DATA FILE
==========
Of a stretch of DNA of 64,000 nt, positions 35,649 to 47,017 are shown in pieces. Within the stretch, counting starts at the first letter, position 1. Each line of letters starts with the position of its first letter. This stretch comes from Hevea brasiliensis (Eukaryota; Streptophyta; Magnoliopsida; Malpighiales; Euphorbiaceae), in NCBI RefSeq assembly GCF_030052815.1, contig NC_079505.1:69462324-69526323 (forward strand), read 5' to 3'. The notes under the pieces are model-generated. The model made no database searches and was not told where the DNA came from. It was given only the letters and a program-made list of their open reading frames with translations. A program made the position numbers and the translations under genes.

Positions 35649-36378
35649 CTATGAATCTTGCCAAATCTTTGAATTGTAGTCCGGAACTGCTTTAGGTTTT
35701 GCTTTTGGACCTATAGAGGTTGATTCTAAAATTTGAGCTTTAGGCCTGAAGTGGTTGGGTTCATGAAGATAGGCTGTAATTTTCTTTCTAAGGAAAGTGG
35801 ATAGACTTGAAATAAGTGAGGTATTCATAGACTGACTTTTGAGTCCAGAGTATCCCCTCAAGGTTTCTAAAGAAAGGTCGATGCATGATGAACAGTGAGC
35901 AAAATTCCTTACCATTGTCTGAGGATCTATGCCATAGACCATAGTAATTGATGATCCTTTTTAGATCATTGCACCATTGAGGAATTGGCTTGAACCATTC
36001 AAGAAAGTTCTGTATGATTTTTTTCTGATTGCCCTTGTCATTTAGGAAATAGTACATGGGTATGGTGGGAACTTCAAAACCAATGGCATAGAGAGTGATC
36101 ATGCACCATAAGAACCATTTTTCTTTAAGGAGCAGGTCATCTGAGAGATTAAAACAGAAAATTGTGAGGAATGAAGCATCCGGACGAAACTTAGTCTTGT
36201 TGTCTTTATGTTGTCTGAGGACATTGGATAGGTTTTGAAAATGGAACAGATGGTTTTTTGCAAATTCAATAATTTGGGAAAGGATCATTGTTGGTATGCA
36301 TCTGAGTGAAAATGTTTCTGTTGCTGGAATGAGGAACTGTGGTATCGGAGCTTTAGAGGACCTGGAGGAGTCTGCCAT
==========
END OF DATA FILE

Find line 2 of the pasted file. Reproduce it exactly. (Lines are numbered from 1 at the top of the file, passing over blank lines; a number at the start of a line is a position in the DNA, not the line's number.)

Positions 35649-36378